OPINION: Why Formula One could be too much for ITV to handle

Formula One enthusiasts will be glued to their TVs for next year’s season. However, suspects David Longman, they won’t be pleased with ads interrupting the racing

Formula One enthusiasts will be glued to their TVs for next year’s

season. However, suspects David Longman, they won’t be pleased with ads

interrupting the racing

I’m a sceptic, I know, but the belief that ITV can win over - and even

increase - the BBC’s six million audience for Formula One motor racing

seems preposterous given the evidence of Euro 96.

When TV viewers had the choice of watching the same match on both

channels, it was the BBC which won hands down. And although the F1 deal

is exclusive to ITV, the figures from Barb make depressing reading.

I have a theory that ITV’s problem with sports coverage isn’t just the

presenters. The key irritant is advertising, its volume and placement in


While the fashionable trend remains to knock the quality of radio ads,

we also have to face the fact that TV ads rarely add to our overall

enjoyment of viewing. When you’re gripped by watching two racing drivers

slugging it out on the track, the last thing you need is someone trying

to flog you a product amid the action.

The terrestrial TV audience for F1 has been used to live coverage

without breaks and I’ve yet to be convinced that any viewer wants their

programme broken up by commercials.

With drama you can construct suitable breaks, with live motorsport it’s

impossible. However, as agencies we want our commercials placed at a

time of maximum viewership to keep the advertiser happy. In the

environment of F1, those different needs can’t be met.

F1’s decision to pull the plug on Eurosport’s stunning coverage was

understandable and certainly a priority for ITV and its advertisers. ITV

wouldn’t want viewers zapping back and forth between the two

broadcasters to catch all the live action during the ad breaks.

As someone who is an avid viewer of Eurosport for qualification and

practice sessions, I’m aware that there can be a positive resistance to

those advertisers which have forced their repetitive and boring message

before my eyes.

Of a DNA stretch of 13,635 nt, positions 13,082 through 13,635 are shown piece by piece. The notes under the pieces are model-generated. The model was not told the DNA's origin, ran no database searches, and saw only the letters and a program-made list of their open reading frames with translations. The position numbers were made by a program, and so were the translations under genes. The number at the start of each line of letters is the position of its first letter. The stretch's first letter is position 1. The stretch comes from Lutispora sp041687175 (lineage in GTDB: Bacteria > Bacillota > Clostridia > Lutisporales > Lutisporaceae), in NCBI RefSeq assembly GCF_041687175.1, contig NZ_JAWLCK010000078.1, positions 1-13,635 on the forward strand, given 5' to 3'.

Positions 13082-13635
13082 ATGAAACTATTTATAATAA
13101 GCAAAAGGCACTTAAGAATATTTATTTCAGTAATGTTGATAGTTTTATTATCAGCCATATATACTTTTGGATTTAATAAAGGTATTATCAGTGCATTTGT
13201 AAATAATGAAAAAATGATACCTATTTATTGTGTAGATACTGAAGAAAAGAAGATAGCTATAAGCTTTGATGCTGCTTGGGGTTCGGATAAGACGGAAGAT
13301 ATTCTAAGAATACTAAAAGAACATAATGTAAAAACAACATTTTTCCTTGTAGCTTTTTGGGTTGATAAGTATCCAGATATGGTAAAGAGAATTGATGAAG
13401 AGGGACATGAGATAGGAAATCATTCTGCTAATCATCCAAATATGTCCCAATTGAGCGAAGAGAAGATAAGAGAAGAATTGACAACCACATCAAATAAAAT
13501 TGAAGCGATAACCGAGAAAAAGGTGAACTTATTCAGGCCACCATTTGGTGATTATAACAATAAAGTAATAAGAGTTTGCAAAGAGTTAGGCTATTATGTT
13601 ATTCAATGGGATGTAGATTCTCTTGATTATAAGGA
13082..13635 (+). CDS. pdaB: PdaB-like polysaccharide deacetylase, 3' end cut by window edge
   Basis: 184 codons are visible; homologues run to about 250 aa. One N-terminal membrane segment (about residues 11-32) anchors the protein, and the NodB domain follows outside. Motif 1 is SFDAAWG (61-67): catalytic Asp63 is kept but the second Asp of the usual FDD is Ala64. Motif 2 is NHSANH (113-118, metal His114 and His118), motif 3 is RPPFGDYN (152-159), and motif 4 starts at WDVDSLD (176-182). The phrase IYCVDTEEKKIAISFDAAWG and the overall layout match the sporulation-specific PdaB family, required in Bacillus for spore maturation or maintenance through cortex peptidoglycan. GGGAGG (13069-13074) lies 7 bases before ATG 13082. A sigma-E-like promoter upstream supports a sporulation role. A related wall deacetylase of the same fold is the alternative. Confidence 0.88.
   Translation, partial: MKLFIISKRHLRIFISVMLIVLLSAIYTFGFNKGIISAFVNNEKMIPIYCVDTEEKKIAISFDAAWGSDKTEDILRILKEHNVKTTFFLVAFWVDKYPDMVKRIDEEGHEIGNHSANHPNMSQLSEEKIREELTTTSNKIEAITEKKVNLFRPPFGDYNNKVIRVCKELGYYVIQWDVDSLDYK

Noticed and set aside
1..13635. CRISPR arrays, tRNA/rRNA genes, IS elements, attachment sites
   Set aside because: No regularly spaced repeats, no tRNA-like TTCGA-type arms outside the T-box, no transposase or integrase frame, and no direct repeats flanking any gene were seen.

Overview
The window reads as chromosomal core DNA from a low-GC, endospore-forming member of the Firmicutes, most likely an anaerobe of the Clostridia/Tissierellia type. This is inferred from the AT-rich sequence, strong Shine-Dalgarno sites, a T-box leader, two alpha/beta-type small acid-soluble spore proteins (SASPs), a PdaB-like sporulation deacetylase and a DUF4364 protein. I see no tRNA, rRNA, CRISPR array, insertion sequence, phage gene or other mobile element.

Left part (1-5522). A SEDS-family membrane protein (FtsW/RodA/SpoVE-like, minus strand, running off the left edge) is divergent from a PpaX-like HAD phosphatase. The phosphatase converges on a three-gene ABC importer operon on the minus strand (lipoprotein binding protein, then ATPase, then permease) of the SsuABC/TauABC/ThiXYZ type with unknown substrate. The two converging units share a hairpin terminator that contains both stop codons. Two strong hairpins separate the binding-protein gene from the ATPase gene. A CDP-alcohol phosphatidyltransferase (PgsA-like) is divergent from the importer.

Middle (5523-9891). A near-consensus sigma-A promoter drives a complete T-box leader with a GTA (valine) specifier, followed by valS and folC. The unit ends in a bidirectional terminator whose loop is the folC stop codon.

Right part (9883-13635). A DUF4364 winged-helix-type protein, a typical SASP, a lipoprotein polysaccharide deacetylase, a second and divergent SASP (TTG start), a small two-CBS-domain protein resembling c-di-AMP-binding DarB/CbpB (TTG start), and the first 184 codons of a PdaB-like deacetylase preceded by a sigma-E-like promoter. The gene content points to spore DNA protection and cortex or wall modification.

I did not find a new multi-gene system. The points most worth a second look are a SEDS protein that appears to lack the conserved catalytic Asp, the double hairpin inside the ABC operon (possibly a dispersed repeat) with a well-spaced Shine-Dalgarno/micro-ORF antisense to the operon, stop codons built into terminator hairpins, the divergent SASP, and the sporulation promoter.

All I want to see is action from the track. I fear that, rather than

advertisers winning friends and customers as a result of their intrusion

into the coverage of F1, viewers might actually build up a hatred of

their messages which have destroyed their enjoyment of the racing.

Having lost F1, the BBC is to step up its coverage of the newly revised

World Rally Championship, and its planned live coverage of the excellent

British Touring Car Championship (potential sponsors, please take note)

will in part make up for the loss of F1.

Touring car racing is now big business and I wonder if ITV wouldn’t have

been better employed developing 40-minute packages of live British

touring cars - at little cost to the broadcasters - rather than

investing millions of pounds in F1.

ITV could also have ‘practised’ with motorsport before its headlong rush

into F1 by taking America’s high-profile saloon car series NASCAR or PPG

single-seaters. But that screws up the Saturday evening schedules


The European rounds of the F1 championship can be aired live on Sunday

afternoons without destroying the schedules, but I don’t anticipate six

million viewers tuning in for the Japanese or Australian rounds in the

early hours. Only the races in North and South America will really

impact on the evenings.

ITV must be banking on a British driver doing well. A season dominated

by such names as Panis, Barrichello and Frentzen won’t have us glued to

our armchairs. And with Damon Hill now not in a front-running car, I

wonder what interest there might be.

ITV will establish an audience and some advertisers will invest but,

with possibly no Murray Walker and intrusive advertising, if it isn’t

very careful ITV might alienate the viewers and not win friends among

the advertisers.

David Longman is director of marketing at McCann-Erickson

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